I personally would not begrudge the Republicans the ability to filibuster and try to block nominees whose views they deemed controversial. I would oppose any justice who believed the president possessed the powers of a monarch in times of war (as Justices Alito and Roberts seem to) and I can see grounds for opposing some leftist nominees as well. But to hold up the entire judicial appointment process is a clear abuse. I await the Wall Street Journal‘s imminent essay on the “judicial Armageddon” that these “anti-democratic” and “anti-constitutional” actions by the Republican Party they sympathize with will clearly lead to. Especially as the Republicans in Congress have pushed the filibuster to historically unprecedented levels.

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Lieberman Ready To “Stick the Knife” In Health Care Reform

Thursday, October 29th, 2009

Ezra Klein doesn’t seem to believe Lieberman’s threat to filibuster health care reform will stand:

Lieberman’s argument against the public option is simply false. “I think a lot of people may think that the public option is free,” he says. “It’s not. It’s going to cost the taxpayers and people who have health insurance now, and if it doesn’t it’s going to add terribly to the national debt.” Soon enough, he’ll be looking at Congressional Budget Office numbers saying the exact opposite. The public option costs taxpayers nothing, adds nothing to the debt and saves everyone money. Lieberman won’t be able to hang onto this argument for very long, and then what? [my emphasis]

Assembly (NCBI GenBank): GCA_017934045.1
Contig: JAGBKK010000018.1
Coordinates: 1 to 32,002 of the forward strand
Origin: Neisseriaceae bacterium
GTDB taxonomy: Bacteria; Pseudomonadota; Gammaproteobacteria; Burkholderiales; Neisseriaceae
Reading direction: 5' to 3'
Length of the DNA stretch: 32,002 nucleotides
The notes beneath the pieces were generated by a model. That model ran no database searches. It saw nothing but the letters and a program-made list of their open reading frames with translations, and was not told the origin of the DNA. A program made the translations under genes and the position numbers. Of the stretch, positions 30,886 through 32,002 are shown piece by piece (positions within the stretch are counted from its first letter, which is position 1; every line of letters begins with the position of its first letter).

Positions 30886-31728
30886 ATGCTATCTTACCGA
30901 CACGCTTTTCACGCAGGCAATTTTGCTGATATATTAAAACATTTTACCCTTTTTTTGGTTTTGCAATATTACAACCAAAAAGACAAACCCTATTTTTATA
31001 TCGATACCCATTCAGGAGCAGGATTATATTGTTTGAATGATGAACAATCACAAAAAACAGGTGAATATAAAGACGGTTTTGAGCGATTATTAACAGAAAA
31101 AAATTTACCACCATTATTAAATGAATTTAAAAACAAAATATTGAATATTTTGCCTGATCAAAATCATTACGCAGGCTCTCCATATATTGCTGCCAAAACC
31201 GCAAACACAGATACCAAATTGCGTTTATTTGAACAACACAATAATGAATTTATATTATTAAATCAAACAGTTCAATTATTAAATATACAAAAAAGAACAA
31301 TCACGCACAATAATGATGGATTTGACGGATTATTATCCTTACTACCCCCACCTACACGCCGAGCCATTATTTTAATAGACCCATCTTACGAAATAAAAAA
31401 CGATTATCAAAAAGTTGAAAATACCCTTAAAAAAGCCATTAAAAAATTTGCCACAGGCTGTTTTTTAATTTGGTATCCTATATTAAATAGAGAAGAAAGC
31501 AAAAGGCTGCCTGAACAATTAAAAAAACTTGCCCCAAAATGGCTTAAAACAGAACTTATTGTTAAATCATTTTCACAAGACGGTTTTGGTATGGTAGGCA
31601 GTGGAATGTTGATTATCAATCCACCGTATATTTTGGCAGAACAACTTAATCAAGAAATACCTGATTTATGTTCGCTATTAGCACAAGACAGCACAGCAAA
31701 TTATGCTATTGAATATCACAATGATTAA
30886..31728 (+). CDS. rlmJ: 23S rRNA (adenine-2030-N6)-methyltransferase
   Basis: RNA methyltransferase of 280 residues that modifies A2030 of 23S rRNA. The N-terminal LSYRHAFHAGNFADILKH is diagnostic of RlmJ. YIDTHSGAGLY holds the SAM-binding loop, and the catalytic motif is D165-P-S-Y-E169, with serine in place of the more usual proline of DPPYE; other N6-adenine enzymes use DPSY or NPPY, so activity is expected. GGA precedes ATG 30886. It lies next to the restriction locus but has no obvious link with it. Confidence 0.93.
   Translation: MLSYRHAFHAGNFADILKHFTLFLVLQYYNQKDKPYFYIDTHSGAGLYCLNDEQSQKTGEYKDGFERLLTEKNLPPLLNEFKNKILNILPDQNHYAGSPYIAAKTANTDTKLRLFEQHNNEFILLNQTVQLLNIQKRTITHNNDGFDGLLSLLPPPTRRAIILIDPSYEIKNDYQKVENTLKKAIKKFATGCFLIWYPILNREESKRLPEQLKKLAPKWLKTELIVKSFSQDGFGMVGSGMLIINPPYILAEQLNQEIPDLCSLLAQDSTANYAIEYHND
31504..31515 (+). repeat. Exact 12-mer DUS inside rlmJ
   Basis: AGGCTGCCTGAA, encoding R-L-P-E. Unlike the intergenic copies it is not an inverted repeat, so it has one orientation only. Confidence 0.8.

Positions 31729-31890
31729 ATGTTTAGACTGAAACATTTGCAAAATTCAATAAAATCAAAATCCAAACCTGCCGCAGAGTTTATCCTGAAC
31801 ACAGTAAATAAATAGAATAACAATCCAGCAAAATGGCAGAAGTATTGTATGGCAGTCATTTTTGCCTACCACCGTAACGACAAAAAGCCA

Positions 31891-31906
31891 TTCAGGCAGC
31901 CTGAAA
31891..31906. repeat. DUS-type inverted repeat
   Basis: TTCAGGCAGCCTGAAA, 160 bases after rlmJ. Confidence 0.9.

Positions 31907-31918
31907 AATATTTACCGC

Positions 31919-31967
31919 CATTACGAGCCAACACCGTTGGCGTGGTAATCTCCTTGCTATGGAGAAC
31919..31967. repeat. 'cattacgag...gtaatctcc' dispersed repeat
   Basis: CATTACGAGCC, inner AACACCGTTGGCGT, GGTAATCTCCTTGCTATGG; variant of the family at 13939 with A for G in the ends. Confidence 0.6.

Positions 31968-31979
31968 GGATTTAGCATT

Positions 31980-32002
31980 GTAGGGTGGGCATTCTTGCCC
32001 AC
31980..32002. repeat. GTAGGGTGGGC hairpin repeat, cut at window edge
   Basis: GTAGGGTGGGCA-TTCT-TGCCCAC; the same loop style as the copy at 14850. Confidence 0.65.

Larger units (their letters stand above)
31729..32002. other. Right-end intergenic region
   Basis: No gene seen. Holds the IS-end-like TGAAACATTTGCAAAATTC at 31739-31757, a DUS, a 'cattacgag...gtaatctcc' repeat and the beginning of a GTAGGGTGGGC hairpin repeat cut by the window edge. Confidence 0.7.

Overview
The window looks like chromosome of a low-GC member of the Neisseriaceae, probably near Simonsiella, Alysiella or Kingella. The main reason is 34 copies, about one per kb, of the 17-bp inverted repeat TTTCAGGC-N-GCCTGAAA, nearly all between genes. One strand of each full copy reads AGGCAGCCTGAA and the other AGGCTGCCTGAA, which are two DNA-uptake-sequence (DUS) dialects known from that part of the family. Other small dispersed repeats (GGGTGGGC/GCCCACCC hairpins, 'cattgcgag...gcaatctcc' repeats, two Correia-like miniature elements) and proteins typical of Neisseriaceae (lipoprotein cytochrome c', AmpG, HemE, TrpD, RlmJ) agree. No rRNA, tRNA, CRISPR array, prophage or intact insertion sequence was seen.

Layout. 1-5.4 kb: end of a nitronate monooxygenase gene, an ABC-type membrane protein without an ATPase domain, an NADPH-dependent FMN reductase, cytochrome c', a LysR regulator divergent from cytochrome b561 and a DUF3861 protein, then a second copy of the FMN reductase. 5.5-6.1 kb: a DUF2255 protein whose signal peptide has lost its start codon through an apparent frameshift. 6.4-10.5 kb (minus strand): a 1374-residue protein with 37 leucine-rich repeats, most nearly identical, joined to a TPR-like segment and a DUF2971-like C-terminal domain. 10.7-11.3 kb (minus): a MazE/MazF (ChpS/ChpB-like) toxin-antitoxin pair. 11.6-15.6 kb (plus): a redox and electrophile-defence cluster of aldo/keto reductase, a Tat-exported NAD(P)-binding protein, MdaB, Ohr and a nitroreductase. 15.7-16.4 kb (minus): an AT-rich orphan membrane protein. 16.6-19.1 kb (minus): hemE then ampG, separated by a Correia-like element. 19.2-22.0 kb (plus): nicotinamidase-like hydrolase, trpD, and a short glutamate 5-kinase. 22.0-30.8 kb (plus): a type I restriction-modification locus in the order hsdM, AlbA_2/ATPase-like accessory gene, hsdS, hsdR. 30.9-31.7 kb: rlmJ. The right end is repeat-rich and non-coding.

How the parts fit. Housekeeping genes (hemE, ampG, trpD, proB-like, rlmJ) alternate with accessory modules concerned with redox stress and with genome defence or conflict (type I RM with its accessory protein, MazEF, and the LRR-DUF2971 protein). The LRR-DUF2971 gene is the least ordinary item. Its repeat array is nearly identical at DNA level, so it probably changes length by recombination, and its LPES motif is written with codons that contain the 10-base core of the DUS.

That seems to be almost willful naivete – as if facts get in the way of insisting something is true! Lieberman can – and probably will – continue to insist that the public option will cost tons of money and add to the deficit no matter what any “independent” body says – and if anyone in the media confronts him on it, they’ll let him off easy as he blows smoke in their face and talks about how, “Nothing is for free.”

The conversation will go like this:

Media guy: Independent estimates show that the public option will save money. The CBO – which you have often cited as a quality source – has said it will cut health care costs by $____ billion dollars. Yet you oppose the public option because you claim it will cost money. How can you do this?

Lieberman: Nothing is free, [name of media guy.] And a report came out just last week that showed how the public option would add $___ million trillion to the deficit. [Neglecting to mention that it was funded by some from for the health insurance industry.] With the public option, health care costs will skyrocket! Nothing is for free. And the public option will lead to rationing of care.

Media guy: Well enough on that, let’s move on to Iran.

Or perhaps Ezra just assumes Lieberman is a good guy who has genuine concerns that are based on policy, but just hasn’t taken the time to take an even cursory look into the main item of controversy in the major policy issue for the past three or so months.

I don’t think that is that likely. Which is why I think Jonathan Chait’s read on Lieberma’s motives is more accurate than Ezra’s:

[Lieberman is] furious with the party, resentful of President Obama (who beat his friend in 2008) and would relish a Democratic catastrophe…My guess is that ultimately he’ll vote for reform, but he’ll do so because the Democrats will scale back their plan and win over Olympia Snowe, making Lieberman’s opposition academic. Lieberman won’t join a futile filibuster, but if he has the chance to stick in the knife and kill health care reform, I think he’d probably jump at the chance.

[Image adapted from a photo by TalkRadioNews licensed under Creative Commons.]